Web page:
BAY COUNTY-- Sharks - we fear them and we are fascinated by them. Sometimes it is difficult to separate fact from fiction, but not for Dr. John Carlson with NOAA Fisheries. I call him the Shark Doctor!
"We look at the life history, how old are sharks, how fast do they grow, how much young do they have every year. All this information that we are gathering is used to conserve and manage our shark populations," John Carlson PhD, NOAA Fisheries, said.
We seem to be hearing about shark attacks a lot lately.
"It's a common misconception because when people look at the numbers they see more and more shark attacks every year and what they relate that to is, 'Oh my God, there's more sharks in the water.' But that's not necessarily the case. What we are seeing is a reflection of more people going to the ocean every year, there's more people living along the coastline and its just a matter of statistics."
So is it safe to go in the water?
"Actually you have a better chance of being in a car accident and getting severely injured on your way to the beach than you do being attacked by a shark. One thing we recommend to people is don't swim during the times of the day when the visibility is low. Dawn to dusk is a general time to avoid. It would also be good to avoid areas where people are fishing. Some people like to wear ankle bracelets or jewelry, when they go swimming. The jewelry flashes in the water just like a fishing lure."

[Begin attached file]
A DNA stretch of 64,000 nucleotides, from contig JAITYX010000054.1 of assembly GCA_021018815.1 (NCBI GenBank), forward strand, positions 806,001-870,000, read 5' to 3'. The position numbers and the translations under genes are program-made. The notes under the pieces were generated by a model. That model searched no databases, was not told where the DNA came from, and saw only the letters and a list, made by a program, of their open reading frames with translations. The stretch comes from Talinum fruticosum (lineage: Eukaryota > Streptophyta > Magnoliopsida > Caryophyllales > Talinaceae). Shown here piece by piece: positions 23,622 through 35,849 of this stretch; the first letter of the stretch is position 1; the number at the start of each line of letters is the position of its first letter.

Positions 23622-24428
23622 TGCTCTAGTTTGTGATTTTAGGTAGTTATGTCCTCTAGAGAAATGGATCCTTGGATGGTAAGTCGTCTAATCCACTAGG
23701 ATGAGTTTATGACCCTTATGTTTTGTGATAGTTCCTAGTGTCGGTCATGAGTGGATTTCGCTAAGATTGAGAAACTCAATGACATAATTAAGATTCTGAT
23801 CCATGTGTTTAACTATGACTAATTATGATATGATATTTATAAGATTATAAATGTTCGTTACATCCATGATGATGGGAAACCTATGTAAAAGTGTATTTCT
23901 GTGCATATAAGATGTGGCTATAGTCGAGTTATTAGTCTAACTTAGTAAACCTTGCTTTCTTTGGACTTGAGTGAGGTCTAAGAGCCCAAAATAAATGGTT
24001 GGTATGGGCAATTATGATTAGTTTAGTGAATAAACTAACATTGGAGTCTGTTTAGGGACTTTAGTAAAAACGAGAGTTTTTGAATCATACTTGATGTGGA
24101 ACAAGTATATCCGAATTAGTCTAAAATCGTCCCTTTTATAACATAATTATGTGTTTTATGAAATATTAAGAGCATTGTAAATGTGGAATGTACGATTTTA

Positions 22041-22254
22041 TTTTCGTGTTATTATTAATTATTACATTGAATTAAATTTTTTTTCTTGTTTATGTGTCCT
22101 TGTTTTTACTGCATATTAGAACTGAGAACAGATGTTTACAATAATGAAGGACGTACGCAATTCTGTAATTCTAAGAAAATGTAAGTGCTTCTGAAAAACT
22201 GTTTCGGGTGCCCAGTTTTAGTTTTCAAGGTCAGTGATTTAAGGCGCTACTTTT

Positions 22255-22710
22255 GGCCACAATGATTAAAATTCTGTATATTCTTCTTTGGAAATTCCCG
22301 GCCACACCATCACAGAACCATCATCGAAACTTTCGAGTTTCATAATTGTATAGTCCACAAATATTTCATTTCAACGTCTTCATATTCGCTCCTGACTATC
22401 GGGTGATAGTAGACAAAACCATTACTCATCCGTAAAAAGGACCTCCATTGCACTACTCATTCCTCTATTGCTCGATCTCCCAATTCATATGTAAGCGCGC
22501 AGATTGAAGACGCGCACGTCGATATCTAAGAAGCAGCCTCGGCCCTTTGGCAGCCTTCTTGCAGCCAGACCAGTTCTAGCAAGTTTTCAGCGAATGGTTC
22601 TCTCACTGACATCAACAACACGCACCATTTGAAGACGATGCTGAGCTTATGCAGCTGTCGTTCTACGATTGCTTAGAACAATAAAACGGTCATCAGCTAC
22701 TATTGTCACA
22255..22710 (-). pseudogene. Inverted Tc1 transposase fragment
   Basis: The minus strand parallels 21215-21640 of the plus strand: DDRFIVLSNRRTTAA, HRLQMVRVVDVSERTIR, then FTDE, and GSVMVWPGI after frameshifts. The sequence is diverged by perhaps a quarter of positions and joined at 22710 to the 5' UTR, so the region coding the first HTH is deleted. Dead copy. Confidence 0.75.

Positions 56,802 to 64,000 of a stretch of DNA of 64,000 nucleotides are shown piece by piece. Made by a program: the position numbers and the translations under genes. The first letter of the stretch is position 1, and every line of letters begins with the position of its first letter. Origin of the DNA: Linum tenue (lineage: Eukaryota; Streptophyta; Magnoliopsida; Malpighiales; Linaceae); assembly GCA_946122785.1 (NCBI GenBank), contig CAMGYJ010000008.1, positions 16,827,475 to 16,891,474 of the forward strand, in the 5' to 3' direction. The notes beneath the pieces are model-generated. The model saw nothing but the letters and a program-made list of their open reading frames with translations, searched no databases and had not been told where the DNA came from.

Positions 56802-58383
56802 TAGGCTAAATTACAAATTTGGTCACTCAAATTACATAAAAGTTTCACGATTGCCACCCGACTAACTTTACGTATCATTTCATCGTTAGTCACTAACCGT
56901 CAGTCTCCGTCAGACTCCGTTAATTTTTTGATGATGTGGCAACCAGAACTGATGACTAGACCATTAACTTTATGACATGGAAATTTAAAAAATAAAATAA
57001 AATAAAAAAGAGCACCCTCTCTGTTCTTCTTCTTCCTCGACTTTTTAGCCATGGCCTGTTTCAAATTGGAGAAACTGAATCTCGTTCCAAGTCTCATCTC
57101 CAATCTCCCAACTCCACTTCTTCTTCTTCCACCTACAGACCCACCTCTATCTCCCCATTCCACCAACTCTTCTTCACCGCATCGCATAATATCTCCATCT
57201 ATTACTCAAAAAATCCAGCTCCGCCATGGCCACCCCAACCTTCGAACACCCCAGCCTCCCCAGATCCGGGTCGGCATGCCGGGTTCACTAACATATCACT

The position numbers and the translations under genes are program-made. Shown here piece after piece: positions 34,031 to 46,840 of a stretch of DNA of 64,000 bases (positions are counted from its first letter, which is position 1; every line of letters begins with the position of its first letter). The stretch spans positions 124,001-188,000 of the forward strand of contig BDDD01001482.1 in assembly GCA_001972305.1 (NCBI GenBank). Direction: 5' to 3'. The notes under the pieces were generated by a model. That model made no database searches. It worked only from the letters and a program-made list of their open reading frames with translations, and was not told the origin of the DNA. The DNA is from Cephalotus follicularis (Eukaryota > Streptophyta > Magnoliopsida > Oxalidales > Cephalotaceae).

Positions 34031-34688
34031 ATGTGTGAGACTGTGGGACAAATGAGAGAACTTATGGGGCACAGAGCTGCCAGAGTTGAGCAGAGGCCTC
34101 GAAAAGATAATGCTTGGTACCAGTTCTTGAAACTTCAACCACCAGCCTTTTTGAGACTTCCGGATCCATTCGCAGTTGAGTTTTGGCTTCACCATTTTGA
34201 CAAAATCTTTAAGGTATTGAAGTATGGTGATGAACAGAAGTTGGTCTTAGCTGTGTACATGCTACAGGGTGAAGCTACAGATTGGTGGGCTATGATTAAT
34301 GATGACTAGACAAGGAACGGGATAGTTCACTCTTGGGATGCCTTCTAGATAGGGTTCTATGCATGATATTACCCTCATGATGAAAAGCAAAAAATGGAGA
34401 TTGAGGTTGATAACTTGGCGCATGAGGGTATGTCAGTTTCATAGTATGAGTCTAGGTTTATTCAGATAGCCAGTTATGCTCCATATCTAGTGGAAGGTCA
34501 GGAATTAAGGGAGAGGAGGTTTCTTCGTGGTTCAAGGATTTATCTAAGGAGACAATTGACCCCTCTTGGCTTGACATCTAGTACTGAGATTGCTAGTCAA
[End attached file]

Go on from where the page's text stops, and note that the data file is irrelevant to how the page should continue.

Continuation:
According to Dr. John Carlson, sharks are an important part of the natural eco-system that make up the oceans and the gulf. Probably best observed from a safe distance!
The Shark Doctor also recommends against wearing brightly colored swimwear into the gulf to minimize your chances of being bitten.